Page 3, 11th November 1949

11th November 1949
Page 3
Page 3, 11th November 1949 — ITALY SEEKS A MARKET
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ITALY SEEKS A MARKET

ITALY is seeking a wider market for her films than the few " special " cinemas in Britain and America who have the courage to show screen products other than those of London and Hollywood. And riding into the fray for perhaps

I should say flying) is Dr. Renato

Gualino, vice-president and managing director of Lux Films and president of the Itatian Producers' Association, whom I met last week on his way through London to New York. Dr. Civalino, a genial, quietvoiced man with a sense of humour and a mind that is not confined by the silver rectangle that reflects his company's products, talked frankly to me about films in general and those of his own country in particular. Here are some of the points he made: " If we buy and exhibit American and British films. we have a right to ask a reciprocal market for our own. I know London gets them but I want to see Italian films going into the ordinary programmes throughout the provinces. Dubbing in English is not such an expensive process. I am told provincial audiences don't like dubbing, but so far I don't thipls they've had much chance of judging for themselves."

AMERICAN PREFERRED

". It seems a strange thing to saybut we Italian producers have had to educate our own people to come and see Italian films. When the war ended and we hadn't much to show, the market became flooded with American pictures-good ones. too, for they had been accumulating through the war years. And the Americans were on the spot to push them. The result was that our people said in effect-American or nothing."

Here 1 had to ask What about British films?

" A few-but they are not pushed as the American ones are. Of course, Hamlet (successfully dubbed in lialianl has packed them in, and Red Shoes-but these two arc world beaters in any country."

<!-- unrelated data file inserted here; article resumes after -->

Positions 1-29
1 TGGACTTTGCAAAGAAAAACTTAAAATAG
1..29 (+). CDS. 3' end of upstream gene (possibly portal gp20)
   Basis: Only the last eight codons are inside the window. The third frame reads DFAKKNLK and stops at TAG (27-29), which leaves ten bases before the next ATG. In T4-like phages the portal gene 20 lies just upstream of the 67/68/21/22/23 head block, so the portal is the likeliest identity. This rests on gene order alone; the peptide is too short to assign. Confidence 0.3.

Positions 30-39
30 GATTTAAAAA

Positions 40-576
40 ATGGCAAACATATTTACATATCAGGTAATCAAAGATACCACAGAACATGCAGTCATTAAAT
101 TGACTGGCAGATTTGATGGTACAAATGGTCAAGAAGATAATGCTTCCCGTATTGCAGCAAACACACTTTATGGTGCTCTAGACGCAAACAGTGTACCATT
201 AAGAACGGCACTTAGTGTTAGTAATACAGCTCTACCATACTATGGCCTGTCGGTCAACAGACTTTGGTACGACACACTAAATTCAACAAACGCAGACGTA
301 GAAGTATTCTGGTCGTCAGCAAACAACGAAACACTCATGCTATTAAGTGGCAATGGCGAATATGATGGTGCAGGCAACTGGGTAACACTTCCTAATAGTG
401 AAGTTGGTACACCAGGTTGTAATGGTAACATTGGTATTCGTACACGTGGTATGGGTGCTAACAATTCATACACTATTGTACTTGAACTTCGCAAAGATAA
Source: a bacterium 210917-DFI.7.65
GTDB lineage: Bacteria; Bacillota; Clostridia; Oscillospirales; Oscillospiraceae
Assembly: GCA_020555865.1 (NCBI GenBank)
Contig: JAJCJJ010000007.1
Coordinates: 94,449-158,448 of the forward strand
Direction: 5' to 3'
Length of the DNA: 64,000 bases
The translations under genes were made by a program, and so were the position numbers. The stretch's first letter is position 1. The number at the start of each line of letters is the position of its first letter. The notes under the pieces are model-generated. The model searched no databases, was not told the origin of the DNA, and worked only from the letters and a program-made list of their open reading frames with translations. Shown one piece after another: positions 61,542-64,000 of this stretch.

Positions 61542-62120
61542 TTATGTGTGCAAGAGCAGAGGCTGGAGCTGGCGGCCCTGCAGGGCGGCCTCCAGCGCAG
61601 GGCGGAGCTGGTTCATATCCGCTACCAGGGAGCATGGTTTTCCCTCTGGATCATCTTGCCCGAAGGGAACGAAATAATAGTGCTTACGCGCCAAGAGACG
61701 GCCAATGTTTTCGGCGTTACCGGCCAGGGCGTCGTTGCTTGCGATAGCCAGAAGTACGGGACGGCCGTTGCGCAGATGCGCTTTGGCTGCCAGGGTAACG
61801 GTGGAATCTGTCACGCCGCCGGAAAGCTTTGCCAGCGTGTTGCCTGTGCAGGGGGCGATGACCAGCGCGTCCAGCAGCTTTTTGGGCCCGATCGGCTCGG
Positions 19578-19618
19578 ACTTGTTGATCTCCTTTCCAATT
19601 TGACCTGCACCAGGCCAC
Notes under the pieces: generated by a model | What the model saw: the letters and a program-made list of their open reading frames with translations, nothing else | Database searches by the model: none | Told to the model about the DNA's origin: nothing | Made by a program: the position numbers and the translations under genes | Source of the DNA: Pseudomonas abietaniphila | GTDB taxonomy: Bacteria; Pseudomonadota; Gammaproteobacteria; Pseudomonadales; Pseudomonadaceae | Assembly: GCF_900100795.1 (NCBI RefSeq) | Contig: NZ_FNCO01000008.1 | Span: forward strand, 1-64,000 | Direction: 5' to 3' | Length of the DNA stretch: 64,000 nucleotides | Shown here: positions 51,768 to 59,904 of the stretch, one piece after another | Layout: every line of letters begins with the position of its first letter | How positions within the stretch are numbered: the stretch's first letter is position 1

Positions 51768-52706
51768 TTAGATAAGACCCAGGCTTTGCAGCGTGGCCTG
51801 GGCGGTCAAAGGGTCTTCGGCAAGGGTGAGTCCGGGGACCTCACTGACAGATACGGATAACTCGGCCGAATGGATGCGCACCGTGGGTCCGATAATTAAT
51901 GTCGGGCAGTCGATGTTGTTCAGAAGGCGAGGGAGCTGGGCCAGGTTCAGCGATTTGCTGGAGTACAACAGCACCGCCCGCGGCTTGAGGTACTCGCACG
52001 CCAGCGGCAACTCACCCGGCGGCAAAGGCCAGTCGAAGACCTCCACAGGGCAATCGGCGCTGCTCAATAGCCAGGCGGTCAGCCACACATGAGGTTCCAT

" MONSIEUR VINCENT " SURPRISE

One thing that Dr. Gualino said really surprised me. It was that Monsieur Vincent was not so very popular in Italy. Why? " It may he that they do not like French reli gious pictures. I don't know." I reminded the doctor that his Lux studios had made the Don Bosco film in 1934. " That, of course, was

done for a special commission. I think we have advanced technically a good deal since then." About the treatment of priests and religious orders in Continental films I asked: " What about the monastery sequence in Paisu (the Rossellini film)? He said : " The Italians didn't like it, but the Americans love it." And here 1 was mean enough to suggest that this glorification of the American chaplains at the expense of the poor, foolish Italian friars, was done with an eye on the dollars. Dr. Gualino, agreeing with me that the priest on the French film has in the

past been too often a figure of fun, said: " Maybe we Italians are in clined to do that, too." I must say I haven't noticed it (with the excep

lion of Palsa), but said : " Well. the Catholics here, small in numbers though they may be, don't like it and they lose no time in saying so."